# Karp reduction from NP-hard problem to unknown problem

If I know that problem $$A$$ is NP-hard, but know nothing of problem $$B$$ and I know that the following Karp reduction is true:

$$A \to B \, .$$

Is it correct to conclude that $$B$$ must also be NP-hard?

• What do you think? This must have been covered in class. – Yuval Filmus Dec 16 '18 at 0:37
• I think it is true, was just hoping for a confirmation. – wazus Dec 16 '18 at 0:38
• Why do you think it's true? Can you prove it? – Yuval Filmus Dec 16 '18 at 0:39
• Well, my understanding is that the thing on the right hand side of a reduction is at least as hard as the thing on left side. Sorry I'm not so bright.. – wazus Dec 16 '18 at 0:41
• Hopefully you've seen a proof in class. Otherwise, it's a travesty. – Yuval Filmus Dec 16 '18 at 0:42

A Karp reduction is also known as a polynomial-time reduction. If you can reduce from $$A$$ to $$B$$, that means if I give you a subroutine that solves $$B$$, you can build an algorithm to solve $$A$$, which does at most polynomial-time work and then calls the $$B$$ subroutine to get the answer.
The question is now, if you can reduce from $$A$$ to $$B$$, and $$A$$ is $$NP$$-hard, then is $$B$$ $$NP$$-hard?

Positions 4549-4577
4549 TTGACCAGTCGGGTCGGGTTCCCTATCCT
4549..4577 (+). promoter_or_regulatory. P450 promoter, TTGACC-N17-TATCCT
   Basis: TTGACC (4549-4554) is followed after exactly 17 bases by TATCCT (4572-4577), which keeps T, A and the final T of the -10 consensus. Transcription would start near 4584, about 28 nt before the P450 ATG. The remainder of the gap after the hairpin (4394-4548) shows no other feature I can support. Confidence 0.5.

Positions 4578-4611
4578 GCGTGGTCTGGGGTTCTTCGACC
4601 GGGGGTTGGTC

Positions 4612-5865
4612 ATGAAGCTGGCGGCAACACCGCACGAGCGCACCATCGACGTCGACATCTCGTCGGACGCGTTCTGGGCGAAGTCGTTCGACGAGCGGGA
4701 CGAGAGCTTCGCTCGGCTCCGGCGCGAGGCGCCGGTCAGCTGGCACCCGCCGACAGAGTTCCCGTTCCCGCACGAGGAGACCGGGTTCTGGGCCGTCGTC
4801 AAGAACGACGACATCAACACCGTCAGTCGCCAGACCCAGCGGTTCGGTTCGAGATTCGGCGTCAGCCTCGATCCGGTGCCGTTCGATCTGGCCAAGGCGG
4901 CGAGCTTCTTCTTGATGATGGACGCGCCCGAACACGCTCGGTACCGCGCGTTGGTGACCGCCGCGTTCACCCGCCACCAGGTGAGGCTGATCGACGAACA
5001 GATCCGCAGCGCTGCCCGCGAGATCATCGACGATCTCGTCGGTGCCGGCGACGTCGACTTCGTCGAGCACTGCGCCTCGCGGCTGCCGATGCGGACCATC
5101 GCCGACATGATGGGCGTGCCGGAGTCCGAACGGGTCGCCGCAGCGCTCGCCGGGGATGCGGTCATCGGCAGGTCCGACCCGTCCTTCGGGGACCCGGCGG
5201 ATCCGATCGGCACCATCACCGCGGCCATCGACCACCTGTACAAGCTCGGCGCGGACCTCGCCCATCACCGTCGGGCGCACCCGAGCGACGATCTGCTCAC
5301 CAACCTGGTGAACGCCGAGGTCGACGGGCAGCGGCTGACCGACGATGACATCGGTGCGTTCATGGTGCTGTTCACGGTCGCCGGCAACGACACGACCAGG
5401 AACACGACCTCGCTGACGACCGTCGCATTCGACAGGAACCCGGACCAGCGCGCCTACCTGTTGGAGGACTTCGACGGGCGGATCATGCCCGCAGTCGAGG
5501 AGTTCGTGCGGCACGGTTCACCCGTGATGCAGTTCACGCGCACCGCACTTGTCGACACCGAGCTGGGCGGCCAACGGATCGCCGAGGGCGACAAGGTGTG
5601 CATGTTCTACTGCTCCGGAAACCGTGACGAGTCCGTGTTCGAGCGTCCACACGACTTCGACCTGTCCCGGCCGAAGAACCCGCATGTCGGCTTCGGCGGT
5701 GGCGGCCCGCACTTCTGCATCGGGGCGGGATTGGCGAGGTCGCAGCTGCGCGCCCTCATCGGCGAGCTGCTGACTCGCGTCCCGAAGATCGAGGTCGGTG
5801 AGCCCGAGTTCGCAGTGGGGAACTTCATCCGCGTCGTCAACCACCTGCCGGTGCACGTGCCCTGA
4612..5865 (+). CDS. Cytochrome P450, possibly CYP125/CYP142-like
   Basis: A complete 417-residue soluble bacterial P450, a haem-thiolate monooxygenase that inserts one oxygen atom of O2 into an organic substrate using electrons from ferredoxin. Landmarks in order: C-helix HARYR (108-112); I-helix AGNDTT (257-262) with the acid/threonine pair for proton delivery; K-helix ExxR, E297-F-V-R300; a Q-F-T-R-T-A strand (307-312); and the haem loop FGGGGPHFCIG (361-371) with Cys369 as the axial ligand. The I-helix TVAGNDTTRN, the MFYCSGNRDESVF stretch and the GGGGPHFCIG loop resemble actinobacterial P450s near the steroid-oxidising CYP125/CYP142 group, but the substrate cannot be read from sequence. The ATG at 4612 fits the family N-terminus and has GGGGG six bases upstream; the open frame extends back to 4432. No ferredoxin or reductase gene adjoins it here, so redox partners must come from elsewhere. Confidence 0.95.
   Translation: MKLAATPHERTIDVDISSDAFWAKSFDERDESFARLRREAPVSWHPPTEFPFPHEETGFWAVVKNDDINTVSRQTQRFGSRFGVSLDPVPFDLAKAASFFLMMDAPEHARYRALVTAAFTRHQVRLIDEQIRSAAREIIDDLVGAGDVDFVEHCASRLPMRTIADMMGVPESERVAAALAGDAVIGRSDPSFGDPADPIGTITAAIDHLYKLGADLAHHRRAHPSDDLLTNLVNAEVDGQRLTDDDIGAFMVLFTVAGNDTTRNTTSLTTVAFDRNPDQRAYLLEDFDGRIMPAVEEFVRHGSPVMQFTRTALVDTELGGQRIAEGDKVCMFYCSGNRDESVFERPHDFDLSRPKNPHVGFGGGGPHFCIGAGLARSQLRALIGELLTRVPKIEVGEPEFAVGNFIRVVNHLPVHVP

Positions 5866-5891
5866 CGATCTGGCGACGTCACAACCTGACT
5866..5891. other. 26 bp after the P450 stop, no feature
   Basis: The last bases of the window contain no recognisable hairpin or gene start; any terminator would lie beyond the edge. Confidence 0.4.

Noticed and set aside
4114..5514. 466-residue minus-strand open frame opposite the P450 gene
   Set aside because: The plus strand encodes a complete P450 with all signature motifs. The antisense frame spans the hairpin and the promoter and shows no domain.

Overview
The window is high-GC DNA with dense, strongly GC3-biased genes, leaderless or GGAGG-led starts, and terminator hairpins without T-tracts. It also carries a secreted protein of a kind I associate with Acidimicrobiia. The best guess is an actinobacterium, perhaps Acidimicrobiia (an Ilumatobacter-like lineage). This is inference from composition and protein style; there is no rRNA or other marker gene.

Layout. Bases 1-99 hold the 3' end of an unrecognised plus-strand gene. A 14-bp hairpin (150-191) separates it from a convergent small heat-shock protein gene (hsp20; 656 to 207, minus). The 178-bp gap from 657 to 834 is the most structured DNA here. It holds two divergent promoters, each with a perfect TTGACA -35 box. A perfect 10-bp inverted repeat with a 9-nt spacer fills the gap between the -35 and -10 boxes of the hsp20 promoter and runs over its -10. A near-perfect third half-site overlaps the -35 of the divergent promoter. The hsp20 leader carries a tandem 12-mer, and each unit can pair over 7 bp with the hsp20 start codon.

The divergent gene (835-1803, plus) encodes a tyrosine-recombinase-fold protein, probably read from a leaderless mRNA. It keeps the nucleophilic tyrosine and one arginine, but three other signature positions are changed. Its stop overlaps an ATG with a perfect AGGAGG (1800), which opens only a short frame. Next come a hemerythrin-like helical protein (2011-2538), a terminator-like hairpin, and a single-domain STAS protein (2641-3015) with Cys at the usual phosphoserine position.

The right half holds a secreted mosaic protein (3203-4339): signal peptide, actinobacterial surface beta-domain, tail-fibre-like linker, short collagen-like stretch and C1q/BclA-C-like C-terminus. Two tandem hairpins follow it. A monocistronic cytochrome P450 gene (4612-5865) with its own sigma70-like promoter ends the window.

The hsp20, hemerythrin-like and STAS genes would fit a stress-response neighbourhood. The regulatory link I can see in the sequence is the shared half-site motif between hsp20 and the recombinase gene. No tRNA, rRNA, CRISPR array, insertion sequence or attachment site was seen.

Assume it isn't. In other words, assume $$B$$ can be solved in polynomial time. Then that means $$A$$ can be solved in polynomial time: run the polynomial-time reduction, call $$B$$ which takes polynomial time, and you have a solution to $$A$$ in polynomial time. We've proven $$P = NP$$ and earned a million dollars!
Since we haven't proven anything of the sort, our assumption must be false. In other words, $$B$$ must be NP-hard.
(Now, this would be a formal proof if $$P \neq NP$$ were a known result. But it isn't. So while this is good enough to remember on an exam, and the fact that $$B$$ must be $$NP$$-hard is in fact true, I haven't actually given a full proof of that fact.)